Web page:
ISIS built up arsenal in Iraq, Syria with accomplices in Turkey

A report by the Conflict Armament Research group said that overall more than 50 companies, in over 20 countries, produced or distributed goods that ISIS forces subsequently used to make IEDs, drones and improvised weapon systems.

ISIS extremists were able to build up a major arsenal of explosives, weapons and drones through a sophisticated procurement process that saw “red flags” ignored by governments and suppliers, a monitoring group said on Tuesday.

The Conflict Armament Research group said in a just-released study that ISIS was able to build up a store of material for a weapons production programme in Iraq and Syria from 2015-2019 via individuals and companies in southern Turkey and elsewhere.

ISIS was ousted last year from its former strongholds in Iraq and Syria — where it had wanted to build a so-called caliphate — but experts warned that the knowhow and connections in its supply network have not gone away.

ISIS “procured key commodities through groups of linked, family-owned companies and individuals located near key border crossings into ISIS-held territory,” CAR said, adding these groups were centred around the towns of Siverek and Akcakale in southern Turkey.

It said its investigations indicated that the supply chains for a range of commodities procured by ISIS forces “involved the same individuals and businesses, primarily based in the Turkish border town of Akcakale and the nearby city of Sanlıurfa.”

The report points to intense activity on Turkish territory that should have been quite difficult for Ankara to miss.

Through triangulating commercial documentation and interviews with suppliers, CAR confirmed that “a single family in Sanlıurfa, Turkey, was one such junction point. This family was the purchaser or consignee of aluminium paste, UAV components, and surveillance equipment.”

A recovered ISIS document also showed that the extremist group’s operatives “coordinated with established cross-border smugglers, who paid local Turkish officials to allow the passage of goods across the Akcakale border gate.”

But the CAR emphasised it has no evidence that the companies involved were “witting accomplices” to ISIS procurement efforts or guilty of any wrongdoing.

“They nonetheless acted as key junction points within the supply chains that provisioned ISIS forces,” it said.

It said that purchases of bulk explosive precursors and electronic items through this network had unusual features that should have raised “red flags.”

Companies made large purchases of products that were “incongruent” with their business activities, it said, pointing to how a small mobile phone shop purchased six tonnes of aluminium paste from a large chemical distributor.

– Lingering threat–

Mike Lewis, co-author of the report, said the findings show how “surprisingly fragile” the procurement network was, relying on a small number of key individuals and businesses.

“With stronger due diligence, much of this trade might have been disrupted,” he said.

Namir Shabibi, CAR’s Head of Iraq Operations, warned that although ISIS forces may no longer hold territory, remaining cells have become increasingly active in the past year.

“Preventing their procurement efforts by spotting the kinds of red flags detailed in this report remains important for countering the group’s resurgence,” he said.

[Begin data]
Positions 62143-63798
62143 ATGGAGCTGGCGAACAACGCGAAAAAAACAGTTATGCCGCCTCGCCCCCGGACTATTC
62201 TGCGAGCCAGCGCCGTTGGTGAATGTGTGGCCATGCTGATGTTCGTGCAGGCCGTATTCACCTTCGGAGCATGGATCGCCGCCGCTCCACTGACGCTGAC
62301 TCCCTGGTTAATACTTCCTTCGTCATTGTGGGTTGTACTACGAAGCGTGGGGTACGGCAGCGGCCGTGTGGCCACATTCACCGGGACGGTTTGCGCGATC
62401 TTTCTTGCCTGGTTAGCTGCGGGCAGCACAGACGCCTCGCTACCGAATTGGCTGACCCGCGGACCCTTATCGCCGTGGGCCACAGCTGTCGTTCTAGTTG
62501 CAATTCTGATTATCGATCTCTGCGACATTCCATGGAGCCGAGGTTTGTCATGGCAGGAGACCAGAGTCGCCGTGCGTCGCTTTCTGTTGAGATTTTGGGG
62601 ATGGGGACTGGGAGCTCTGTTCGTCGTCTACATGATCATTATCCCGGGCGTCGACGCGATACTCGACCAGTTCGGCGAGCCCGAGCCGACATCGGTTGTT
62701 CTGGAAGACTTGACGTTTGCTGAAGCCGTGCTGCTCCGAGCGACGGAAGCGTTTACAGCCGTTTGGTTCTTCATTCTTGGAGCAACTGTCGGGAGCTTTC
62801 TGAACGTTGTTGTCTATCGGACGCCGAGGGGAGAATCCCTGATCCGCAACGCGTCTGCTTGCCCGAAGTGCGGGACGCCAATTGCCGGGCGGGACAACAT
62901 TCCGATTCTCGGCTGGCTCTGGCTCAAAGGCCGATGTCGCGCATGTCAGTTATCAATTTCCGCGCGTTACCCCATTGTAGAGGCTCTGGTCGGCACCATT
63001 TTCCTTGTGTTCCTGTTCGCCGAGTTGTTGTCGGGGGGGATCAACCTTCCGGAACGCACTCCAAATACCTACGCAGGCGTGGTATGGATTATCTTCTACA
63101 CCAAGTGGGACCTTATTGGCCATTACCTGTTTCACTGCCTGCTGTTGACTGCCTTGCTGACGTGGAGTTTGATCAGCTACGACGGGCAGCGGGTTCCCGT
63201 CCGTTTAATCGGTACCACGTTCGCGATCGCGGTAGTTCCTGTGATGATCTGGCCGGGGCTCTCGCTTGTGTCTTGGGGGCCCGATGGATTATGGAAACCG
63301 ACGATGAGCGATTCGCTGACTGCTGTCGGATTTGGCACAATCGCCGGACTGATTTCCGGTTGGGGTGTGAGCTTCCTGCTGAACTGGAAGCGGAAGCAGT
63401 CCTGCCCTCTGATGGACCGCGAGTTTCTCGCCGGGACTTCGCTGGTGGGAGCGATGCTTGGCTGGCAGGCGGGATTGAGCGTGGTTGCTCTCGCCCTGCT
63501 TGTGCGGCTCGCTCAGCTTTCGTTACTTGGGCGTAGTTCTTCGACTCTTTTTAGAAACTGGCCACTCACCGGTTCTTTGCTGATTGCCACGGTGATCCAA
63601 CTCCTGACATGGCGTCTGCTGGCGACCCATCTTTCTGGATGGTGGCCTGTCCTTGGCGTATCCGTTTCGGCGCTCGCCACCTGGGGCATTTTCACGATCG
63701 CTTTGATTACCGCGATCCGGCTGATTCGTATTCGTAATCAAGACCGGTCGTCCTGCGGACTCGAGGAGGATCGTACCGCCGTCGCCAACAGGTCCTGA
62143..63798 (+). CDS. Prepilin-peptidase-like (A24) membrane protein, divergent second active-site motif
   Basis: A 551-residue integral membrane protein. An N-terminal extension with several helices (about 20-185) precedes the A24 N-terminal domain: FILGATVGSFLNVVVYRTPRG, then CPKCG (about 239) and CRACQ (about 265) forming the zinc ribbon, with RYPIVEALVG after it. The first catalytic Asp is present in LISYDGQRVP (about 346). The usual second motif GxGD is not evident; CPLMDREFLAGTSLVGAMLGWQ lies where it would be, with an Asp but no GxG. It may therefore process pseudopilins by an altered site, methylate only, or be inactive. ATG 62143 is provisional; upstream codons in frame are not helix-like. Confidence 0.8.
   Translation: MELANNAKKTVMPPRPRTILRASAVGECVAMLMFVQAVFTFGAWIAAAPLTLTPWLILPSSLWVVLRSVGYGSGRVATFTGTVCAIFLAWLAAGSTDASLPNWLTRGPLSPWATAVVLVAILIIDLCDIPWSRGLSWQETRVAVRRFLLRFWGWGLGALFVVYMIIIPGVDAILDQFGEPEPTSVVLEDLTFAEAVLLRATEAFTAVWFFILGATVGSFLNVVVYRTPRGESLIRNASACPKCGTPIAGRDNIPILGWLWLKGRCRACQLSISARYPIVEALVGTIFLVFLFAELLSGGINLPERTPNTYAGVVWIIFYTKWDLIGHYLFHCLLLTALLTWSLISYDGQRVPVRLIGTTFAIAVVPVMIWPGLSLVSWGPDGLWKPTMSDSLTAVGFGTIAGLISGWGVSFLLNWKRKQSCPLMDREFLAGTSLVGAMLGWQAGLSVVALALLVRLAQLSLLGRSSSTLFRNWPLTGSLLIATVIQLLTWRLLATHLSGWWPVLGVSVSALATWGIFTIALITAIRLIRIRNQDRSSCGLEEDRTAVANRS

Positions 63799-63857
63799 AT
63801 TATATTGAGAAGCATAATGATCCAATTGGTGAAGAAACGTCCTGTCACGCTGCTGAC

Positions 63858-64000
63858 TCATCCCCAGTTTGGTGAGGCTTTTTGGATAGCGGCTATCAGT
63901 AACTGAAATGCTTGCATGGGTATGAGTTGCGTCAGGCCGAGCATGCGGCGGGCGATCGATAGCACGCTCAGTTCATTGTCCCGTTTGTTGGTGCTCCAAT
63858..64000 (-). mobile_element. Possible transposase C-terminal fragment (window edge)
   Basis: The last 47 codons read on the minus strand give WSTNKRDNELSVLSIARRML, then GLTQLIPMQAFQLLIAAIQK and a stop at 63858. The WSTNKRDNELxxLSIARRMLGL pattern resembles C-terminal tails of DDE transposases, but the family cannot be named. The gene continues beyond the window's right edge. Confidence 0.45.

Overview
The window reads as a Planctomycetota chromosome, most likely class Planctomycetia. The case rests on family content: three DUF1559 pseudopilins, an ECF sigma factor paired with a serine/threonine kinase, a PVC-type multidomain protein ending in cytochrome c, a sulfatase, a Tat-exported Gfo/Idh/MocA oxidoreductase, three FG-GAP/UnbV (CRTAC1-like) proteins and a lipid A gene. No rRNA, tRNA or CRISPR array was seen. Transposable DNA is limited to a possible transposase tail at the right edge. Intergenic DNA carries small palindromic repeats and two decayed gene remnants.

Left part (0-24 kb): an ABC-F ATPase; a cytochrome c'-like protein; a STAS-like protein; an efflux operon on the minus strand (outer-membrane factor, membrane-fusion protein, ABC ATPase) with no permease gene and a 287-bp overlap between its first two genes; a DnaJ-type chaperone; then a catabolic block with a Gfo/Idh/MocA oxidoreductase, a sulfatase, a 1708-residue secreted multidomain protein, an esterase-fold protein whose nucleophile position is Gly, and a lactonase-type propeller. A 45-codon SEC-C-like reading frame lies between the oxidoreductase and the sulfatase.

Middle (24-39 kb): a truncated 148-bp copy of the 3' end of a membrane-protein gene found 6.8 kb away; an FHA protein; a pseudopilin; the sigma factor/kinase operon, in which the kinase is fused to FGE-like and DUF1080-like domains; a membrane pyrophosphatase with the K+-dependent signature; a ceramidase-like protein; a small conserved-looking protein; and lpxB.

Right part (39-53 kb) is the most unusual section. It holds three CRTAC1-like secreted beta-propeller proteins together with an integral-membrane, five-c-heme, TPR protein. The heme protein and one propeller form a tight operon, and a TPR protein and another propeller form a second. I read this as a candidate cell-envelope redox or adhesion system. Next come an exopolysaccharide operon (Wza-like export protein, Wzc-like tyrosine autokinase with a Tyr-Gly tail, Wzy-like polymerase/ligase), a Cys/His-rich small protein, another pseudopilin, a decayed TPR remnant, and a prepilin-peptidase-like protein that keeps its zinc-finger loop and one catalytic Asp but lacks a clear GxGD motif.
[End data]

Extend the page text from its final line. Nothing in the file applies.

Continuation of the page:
The report said that overall more than 50 companies, in over 20 countries, produced or distributed goods that ISIS forces subsequently used to make IEDs, drones and improvised weapon systems.

As well as Syria and Turkey, countries from where materials were obtained included Britain, Denmark and Spain.

“Goods moved remarkably rapidly though ISIS forces’ supply chains,” the report commented.

The report also said that from at least 2015, ISIS technicians also sought to build sophisticated drones powered by “pulsejet” engines by purchasing technical plans.

Sam Heller, an independent analyst and advisor to the International Crisis Group (ICG), said a video posted by ISIS at the end of last year showing its equipment indicated it had access to relatively few resources.

“So much of it seems inexpensive and relatively easily available which is key to the sustainability of the type of insurgency,” he said.

A prominent Twitter commentator on weapons, who goes by the name of Calibre Obscura (@CalibreObscura), told AFP that despite the losses sustained by ISIS, “knowledge will not have been lost, it will be retained.”

If ISIS is in a position to use the procurement system again, “it will be much easier for them to restart that,” said the commentator.

ISIS forces’ procurers also sought goods and intangible knowledge to develop new, ambitious improvised weapon systems. Their efforts included purchasing technical plans for a pulsejet engine with the intention of developing large, high-speed UAVs; and contracting suppliers for an automated anti-aircraft system.

Map of Syria and Iraq showing areas that used to be controlled by so-called ISIS during its heyday before military defeat

Through triangulating commercial documentation and interviews with suppliers, CAR confirmed that “a single family in Sanlıurfa, Turkey, was one such junction point. This family was the purchaser or consignee of aluminium paste, UAV components, and surveillance equipment.”

A recovered ISIS document showed that the extremist group’s operatives “coordinated with established cross-border smugglers, who paid local Turkish officials to allow the passage of goods across the AkCakale border gate.”

CAR’s investigations indicated that the supply chains for a range of commodities procured by IS forces “involved the same individuals and businesses, primarily based in the Turkish border town of AkCakale and the nearby city of Sanlıurfa.”

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